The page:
Chapter 47
FINANCIAL MANAGEMENT : Leveraged buyouts (LBOs)


A leveraged buyout is a transaction whereby the purchase of a company is financed primarily with borrowed funds. A holding company contracts the debt and purchases the target com- pany. The company’s cash flow is regularly funnelled upstream to the holding company via dividends to enable the latter to pay interest and reimburse the loans.

Although initially, an LBO was often a solution in a family succession situation or when a large group wanted to sell off a division, it is increasingly a form of ownership in itself; a company being bought and sold by different LBO funds. It can also be a way for a company to delist itself when it is undervalued in the market.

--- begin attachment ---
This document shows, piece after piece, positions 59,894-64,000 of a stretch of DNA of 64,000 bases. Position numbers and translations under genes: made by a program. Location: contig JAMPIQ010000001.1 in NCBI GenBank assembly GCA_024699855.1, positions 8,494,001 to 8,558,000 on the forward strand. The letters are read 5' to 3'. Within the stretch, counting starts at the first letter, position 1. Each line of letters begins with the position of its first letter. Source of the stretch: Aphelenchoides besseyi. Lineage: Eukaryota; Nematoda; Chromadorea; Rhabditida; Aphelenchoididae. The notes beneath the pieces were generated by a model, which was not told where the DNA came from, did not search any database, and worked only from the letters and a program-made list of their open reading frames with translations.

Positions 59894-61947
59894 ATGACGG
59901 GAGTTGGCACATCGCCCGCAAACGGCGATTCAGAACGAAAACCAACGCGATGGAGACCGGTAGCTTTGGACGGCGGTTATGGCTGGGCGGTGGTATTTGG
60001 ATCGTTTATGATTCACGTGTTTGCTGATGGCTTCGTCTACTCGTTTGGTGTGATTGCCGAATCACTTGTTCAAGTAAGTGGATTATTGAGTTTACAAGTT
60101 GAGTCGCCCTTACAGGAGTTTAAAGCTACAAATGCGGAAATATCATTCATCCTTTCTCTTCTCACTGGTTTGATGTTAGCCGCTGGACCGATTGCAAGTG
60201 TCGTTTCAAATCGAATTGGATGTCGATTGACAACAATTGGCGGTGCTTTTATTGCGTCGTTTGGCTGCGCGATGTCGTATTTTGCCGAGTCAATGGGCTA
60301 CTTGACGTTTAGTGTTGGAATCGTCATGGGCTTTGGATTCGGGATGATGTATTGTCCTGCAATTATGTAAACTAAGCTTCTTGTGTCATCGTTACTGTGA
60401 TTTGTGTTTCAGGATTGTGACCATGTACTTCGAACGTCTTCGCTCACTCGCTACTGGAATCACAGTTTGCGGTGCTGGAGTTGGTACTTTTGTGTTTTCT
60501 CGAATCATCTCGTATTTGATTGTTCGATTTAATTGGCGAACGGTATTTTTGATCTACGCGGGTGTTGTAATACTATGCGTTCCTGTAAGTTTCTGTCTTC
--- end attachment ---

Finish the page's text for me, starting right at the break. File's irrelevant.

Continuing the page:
The target company in an LBO may keep the current management in place or hire a new management team. Equity capital is provided by specialised funds, the LBO funds. The struc- ture depends on several layers of debt – senior, junior or subordinate or mezzanine – with different repayment priorities. As priority declines, risk and expected returns increase.

Increased gearing and the deductibility of interest expense do not satisfactorily explain why value is created in an LBO. Instead, it appears that the heavier debt burden motivates management to do a better job managing the company, of which they are often destined to become shareholders themselves. This is agency theory in action. LBO funds bring different and, most of the time, more efficient corporate governance policies than those of family companies or listed groups: they focus management teams on cash flow generation and value creation. This is why a company can remain under an LBO for years, with one LBO fund selling it to another.